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Publication numberUS20020038448 A1
Publication typeApplication
Application numberUS 09/951,071
Publication dateMar 28, 2002
Filing dateSep 13, 2001
Priority dateSep 13, 2000
Also published asUS6651236
Publication number09951071, 951071, US 2002/0038448 A1, US 2002/038448 A1, US 20020038448 A1, US 20020038448A1, US 2002038448 A1, US 2002038448A1, US-A1-20020038448, US-A1-2002038448, US2002/0038448A1, US2002/038448A1, US20020038448 A1, US20020038448A1, US2002038448 A1, US2002038448A1
InventorsJunji Ichimiya, Keiichi Yoshioka
Original AssigneeRicoh Company,Ltd.
Export CitationBiBTeX, EndNote, RefMan
External Links: USPTO, USPTO Assignment, Espacenet
Semiconductor integrated circuit device, and method of placement and routing for such device
US 20020038448 A1
Abstract
A semiconductor integrated circuit device fabricated with reduced size and wiring to alleviate wiring delay, and an improved placement and routing method of the building-block type for appropriate use in deep-submicron processes for fabricating such semiconductor device. This semiconductor integrated circuit device includes at least a plurality of integrated circuit blocks to be interconnected by wiring, and a terminal cell including a terminal target metal that is different from, and formed in a layer higher at least by one layer than, ordinary target metals originally included in a block netlist. The interconnection among the integrated circuit blocks is carried out by way of the block terminals provided in circumferential edge portions on the block layout and the terminal target of the terminal cell.
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Claims(33)
What is claimed as new and desired to be secured by Letters Patent of the United States is:
1. A semiconductor integrated circuit device comprising:
a plurality of integrated circuit blocks, said integrated circuit blocks being interconnected by wiring,
wherein said integrated circuit blocks are each provided with a plurality of terminal cells each including a terminal target metal that is different from, and formed in a layer higher at least by one layer than, ordinary target metals originally included in a block netlist.
2. The semiconductor integrated circuit device according to claim 1,
wherein said terminal target metal is formed of an upper metal for use in interconnecting said integrated circuit blocks.
3. The semiconductor integrated circuit device according to claim 1,
wherein at least one of said terminal cells each includes a capacitor device.
4. The semiconductor integrated circuit device according to claim 1,
wherein at least one of said terminal cells each includes a buffer device, any one of input and output terminals of which is connected with a terminal target.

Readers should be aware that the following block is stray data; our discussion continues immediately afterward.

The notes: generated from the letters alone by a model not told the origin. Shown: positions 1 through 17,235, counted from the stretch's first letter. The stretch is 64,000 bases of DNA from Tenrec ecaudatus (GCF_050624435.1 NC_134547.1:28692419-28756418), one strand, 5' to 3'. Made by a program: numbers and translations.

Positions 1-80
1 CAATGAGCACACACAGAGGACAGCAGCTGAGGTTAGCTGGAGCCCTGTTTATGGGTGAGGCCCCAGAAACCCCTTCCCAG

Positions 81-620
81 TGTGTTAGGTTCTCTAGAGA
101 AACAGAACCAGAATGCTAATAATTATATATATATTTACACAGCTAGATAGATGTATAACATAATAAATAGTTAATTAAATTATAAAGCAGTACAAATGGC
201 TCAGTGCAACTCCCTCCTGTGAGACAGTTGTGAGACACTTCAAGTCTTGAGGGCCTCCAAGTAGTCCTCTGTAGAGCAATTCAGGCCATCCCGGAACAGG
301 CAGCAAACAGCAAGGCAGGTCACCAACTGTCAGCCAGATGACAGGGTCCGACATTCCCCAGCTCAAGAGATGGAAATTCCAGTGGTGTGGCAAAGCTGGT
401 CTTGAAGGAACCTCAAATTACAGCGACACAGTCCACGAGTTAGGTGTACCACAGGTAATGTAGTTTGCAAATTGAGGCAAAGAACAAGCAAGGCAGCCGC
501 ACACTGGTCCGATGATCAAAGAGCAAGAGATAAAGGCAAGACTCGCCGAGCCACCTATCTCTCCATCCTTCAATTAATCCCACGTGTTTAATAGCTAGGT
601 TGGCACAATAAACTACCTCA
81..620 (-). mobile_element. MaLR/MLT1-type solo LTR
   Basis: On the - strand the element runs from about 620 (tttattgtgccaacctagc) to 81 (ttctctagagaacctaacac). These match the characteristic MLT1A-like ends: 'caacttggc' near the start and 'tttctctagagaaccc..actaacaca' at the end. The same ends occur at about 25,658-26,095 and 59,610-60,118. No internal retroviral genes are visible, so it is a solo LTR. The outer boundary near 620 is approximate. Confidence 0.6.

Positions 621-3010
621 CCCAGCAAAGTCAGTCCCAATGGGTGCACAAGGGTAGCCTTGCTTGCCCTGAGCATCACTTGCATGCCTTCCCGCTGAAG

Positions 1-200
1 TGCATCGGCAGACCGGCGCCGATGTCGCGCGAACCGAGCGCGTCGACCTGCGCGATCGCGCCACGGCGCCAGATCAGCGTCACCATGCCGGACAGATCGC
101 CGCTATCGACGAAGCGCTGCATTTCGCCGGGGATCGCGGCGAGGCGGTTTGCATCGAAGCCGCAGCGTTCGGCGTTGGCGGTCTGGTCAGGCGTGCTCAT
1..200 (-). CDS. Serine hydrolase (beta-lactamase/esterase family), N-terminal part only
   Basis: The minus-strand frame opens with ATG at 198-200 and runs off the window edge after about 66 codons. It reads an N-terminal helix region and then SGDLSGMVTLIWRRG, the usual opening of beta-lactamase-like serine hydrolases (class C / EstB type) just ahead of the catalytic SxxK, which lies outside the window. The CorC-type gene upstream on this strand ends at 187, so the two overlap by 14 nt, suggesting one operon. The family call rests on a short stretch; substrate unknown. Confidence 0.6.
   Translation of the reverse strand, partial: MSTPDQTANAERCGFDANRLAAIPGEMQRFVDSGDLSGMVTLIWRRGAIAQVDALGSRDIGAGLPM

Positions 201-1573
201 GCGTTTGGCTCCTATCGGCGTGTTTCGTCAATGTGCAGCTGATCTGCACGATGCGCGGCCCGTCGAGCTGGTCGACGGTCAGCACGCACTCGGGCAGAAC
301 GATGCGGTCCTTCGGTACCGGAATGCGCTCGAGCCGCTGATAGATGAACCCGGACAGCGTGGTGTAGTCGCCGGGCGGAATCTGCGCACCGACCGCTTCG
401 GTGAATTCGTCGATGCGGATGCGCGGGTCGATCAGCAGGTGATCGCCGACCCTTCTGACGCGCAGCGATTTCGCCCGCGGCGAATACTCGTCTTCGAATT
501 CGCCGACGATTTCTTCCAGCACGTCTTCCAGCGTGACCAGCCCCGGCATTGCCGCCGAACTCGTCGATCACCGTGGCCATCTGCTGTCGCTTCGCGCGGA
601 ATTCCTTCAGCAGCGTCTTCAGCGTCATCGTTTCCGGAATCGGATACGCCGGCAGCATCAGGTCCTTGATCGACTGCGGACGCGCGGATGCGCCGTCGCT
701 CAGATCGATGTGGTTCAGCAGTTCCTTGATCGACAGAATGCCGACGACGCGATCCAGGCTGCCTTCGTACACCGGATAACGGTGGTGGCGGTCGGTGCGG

5. The semiconductor integrated circuit device according to claim 1,
wherein at least one of said terminal cells each is provided to have a cell function, connected with said cell target metal.
6. The semiconductor integrated circuit device according to claim 1,
wherein at least one of said terminal cells each is formed independent of any one of input and output terminals of said buffer device to be connected with said terminal for interconnecting said integrated circuit blocks.
7. The semiconductor integrated circuit device according to claim 1,
wherein at least one of said terminal cells each includes a power and ground strap.
8. The semiconductor integrated circuit device according to claim 1,
wherein at least one of said terminal cells each is formed having any one of a width larger than a pitch, and of a height larger than that, of terminals of a plurality of functional cells.
9. The semiconductor integrated circuit device according to claim 1,
wherein at least one of said terminal cells each is provided therewithin with a diode device.
10. A semiconductor integrated circuit device comprising:
a plurality of integrated circuit blocks, said integrated circuit blocks being interconnected by wiring;
a plurality of block terminals provided in circumferential edge portions of a block layout; and
a plurality of terminal cells each provided inside of said block layout for use in connecting with a terminal in said integrated circuit block, said terminal cells each including a terminal target metal that is different from, and formed in a layer higher at least by one layer than, ordinary target metals originally included in a block netlist;
wherein
an interconnection among said integrated circuit blocks is carried out by way of said block terminals provided in circumferential edge portions of a block layout and said terminal target of said terminal cells.
11. The semiconductor integrated circuit device according to claim 10,